4 lg ripe tomatoes, sliced 1/2″ thick
9” pie crust, chilled
1/2c onions, finely diced
1/2c mixed fresh herbs, minced
(basil, tarragon, oregano, parsley)
1c lite mayonnaise
1c grated cheddar
1. Preheat oven to 350°F
2. Put tomatoes on rack, salt well
3. Drain 10-15 min, pat dry
4. Place ½ tomatoes in pie crust
5. Top with onions & 2 T herbs
6. Layer rest of tomatoes, season with s&p
7. Combine mayo, cheese & rest of herbs
8. Spread mixture on top of pie
9. Bake for 25 min until golden brown
I have blogged in the past about my garden success and failures, but zucchini is a standby that proliferates in any garden (ours included). A few years ago, I stumbled across the aptly named blog chocolateandzucchini. And since I have been making this cake from her blog & it never fails to impress. I have modified the cake slightly, but if you are interested, here is the link to the original recipe and a video in which you can watch the author prepare the recipe in French, no less. Bon Appétit!
Chocolate & Zucchini Cake
1/2-cup canola oil
2 cups whole-wheat pastry flour
1/2 cup unsweetened cocoa powder (I use Valrhona)
1 tsp baking soda
1/2 tsp baking powder
1/2 tsp fine sea salt
1-cup (packed) light brown sugar
1 tsp pure vanilla extract
2 tbsp cooled coffee
2 large eggs
1 egg white
2 cups unpeeled grated zucchini, from about 1 1/2 medium zucchini
1-cup good-quality bittersweet chocolate chips
Confectioners’ sugar or melted bittersweet chocolate (optional)
1. Preheat the oven to 350°F and grease a 10-inch pan with butter or oil (I used a 9-inch pan)
2. In a large mixing bowl, whisk together the flour, cocoa powder, baking soda, baking powder, and salt. In a food processor, process the sugar and butter until creamy (you can also do this by hand, armed with a sturdy spatula). Add the vanilla, coffee granules, and eggs, mixing well between each addition.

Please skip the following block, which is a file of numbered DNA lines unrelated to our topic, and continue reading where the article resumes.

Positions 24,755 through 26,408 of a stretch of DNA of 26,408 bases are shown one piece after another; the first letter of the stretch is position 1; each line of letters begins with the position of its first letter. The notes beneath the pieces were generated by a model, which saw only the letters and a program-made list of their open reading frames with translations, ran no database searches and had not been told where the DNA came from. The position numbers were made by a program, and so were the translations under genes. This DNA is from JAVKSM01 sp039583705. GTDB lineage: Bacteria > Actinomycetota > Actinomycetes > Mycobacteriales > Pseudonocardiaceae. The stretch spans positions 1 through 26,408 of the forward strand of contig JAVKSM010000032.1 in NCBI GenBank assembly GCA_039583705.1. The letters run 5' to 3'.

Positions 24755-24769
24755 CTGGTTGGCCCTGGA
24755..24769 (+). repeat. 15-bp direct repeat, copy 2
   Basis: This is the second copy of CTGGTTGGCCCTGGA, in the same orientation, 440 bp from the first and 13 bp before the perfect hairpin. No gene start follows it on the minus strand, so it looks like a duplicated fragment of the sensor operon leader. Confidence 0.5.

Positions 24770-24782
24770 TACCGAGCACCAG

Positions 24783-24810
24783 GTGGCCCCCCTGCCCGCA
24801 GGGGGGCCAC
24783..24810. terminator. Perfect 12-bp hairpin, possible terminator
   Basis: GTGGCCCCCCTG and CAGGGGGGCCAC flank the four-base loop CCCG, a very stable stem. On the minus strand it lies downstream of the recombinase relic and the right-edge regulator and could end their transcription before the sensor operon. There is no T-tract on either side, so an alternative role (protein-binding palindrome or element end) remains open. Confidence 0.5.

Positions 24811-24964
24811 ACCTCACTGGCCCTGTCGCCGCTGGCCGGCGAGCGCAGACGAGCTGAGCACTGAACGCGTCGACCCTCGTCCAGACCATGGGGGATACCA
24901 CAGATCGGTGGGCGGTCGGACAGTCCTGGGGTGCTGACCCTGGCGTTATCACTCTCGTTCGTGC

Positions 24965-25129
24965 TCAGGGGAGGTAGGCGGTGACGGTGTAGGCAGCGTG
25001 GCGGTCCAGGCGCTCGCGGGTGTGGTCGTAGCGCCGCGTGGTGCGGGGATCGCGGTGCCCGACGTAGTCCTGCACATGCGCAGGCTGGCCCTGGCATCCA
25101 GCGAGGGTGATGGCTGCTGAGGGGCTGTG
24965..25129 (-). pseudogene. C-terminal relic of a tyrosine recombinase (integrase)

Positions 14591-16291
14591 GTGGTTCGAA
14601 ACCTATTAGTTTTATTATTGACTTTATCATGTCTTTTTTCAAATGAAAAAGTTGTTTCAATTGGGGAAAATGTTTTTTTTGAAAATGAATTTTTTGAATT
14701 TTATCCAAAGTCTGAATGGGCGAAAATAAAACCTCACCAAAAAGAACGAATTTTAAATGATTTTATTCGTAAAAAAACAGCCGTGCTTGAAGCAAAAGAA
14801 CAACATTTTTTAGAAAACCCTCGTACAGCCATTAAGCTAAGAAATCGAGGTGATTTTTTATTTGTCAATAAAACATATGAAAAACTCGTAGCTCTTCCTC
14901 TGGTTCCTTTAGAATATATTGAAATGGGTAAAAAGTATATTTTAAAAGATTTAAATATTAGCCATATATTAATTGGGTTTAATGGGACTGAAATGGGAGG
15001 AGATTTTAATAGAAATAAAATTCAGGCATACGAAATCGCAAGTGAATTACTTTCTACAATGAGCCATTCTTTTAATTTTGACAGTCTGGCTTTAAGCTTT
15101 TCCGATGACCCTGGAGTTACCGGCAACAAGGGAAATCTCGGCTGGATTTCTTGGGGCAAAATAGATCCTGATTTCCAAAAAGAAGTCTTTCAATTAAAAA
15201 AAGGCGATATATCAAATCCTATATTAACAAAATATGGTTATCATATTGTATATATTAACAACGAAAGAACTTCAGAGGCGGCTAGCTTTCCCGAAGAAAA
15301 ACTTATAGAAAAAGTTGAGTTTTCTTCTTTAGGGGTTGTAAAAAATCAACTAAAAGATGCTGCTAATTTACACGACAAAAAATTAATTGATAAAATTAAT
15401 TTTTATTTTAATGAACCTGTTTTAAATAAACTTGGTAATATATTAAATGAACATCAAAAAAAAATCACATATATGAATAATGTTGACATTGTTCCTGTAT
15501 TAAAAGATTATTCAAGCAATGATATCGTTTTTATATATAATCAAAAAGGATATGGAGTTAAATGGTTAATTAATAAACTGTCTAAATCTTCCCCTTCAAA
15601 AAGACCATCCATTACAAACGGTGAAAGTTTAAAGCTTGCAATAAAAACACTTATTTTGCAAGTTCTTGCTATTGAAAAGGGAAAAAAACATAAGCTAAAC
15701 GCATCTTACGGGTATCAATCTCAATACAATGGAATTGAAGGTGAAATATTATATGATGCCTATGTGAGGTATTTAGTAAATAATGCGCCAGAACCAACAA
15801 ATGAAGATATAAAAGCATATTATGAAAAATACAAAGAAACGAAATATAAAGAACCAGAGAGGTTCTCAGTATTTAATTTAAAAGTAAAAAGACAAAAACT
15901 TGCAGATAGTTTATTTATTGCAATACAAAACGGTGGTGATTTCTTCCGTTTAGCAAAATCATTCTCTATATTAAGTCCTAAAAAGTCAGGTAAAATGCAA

3. Reserve a cup of the flour mixture and add the rest to the egg mixture. Mix until just combined; the batter will be thick.
4. Add the zucchini and chocolate chips to the reserved flour mixture and toss to coat. Fold into the batter and blend with a wooden spoon—don’t over mix. Pour into the prepared cake pan and level the surface with a spatula.
5. Bake for 40 to 50 minutes, until a knife inserted in the center comes out clean.
Transfer to a rack to cool for 10 minutes, run a knife around the pan to loosen the cake, and unclasp the sides of the pan. Let cool to room temperature before serving.
Sprinkle with confectioners’ sugar, glaze with melted chocolate, or leave plain. This cake is also good with plain Greek yogurt.
I have long been a fan of Dan Barber, chef of New York’s pioneering farm-to-table restaurant Blue Hill. He has long been a champion of the local, organic food movement. But now he thinks it’s time for the movement to grow up. Read the article to gain an understanding of how our current food system came to be, and what we need to do to get it back on track.
The most meaningful paragraph in this article, for me is:
We know hearing and listening are two different things. Maybe we haven’t all been parents, but we’ve all been children, right? And it usually wasn’t our ears’ fault. A good friend recently shared with me this wisdom (that she gained from her daughter who heard it from her professor, which is a nice story of its own), “Listen. Waiting to talk is not listening”. Connecting with each other depends on us being able to do this. But, it can be tough to do. Not because we don’t care, but because our minds are full of actions, reactions, scripts, to-do’s, etc.